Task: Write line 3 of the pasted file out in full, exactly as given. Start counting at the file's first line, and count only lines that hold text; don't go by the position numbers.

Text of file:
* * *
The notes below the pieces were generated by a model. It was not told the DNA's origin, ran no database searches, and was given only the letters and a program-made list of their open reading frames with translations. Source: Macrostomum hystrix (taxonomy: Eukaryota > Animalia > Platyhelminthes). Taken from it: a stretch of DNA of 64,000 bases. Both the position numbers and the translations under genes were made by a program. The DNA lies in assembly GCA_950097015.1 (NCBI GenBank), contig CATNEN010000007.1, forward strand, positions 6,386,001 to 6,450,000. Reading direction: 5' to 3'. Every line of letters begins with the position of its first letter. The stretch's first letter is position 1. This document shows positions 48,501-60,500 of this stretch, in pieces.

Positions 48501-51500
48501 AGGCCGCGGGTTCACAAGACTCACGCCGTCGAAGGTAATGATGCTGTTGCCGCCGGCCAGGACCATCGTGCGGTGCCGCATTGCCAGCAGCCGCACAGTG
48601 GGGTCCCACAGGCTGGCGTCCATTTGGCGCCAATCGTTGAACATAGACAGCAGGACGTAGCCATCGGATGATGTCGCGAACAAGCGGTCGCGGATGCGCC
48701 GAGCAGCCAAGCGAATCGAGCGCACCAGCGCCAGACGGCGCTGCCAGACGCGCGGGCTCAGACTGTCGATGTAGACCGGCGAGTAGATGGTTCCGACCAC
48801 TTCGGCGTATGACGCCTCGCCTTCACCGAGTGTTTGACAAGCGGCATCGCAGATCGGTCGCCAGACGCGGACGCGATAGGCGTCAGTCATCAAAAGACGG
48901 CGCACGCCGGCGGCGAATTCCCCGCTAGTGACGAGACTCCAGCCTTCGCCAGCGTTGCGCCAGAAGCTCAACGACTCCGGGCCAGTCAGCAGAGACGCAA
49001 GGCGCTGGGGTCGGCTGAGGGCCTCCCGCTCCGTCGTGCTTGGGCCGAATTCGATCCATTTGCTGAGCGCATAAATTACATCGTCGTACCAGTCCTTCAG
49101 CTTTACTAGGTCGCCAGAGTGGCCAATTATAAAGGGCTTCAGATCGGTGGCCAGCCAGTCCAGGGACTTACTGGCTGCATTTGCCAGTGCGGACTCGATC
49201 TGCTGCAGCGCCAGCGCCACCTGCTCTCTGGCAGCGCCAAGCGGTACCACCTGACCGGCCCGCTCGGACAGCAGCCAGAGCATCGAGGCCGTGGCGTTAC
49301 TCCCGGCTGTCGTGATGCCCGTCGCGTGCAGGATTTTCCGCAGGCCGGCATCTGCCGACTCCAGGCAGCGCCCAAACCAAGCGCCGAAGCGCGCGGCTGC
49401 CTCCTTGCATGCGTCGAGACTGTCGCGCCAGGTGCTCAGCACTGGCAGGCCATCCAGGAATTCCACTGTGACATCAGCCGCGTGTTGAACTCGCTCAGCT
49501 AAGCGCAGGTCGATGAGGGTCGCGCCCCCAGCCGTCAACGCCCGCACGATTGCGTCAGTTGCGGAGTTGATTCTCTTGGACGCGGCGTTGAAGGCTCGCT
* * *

48501 AGGCCGCGGGTTCACAAGACTCACGCCGTCGAAGGTAATGATGCTGTTGCCGCCGGCCAGGACCATCGTGCGGTGCCGCATTGCCAGCAGCCGCACAGTG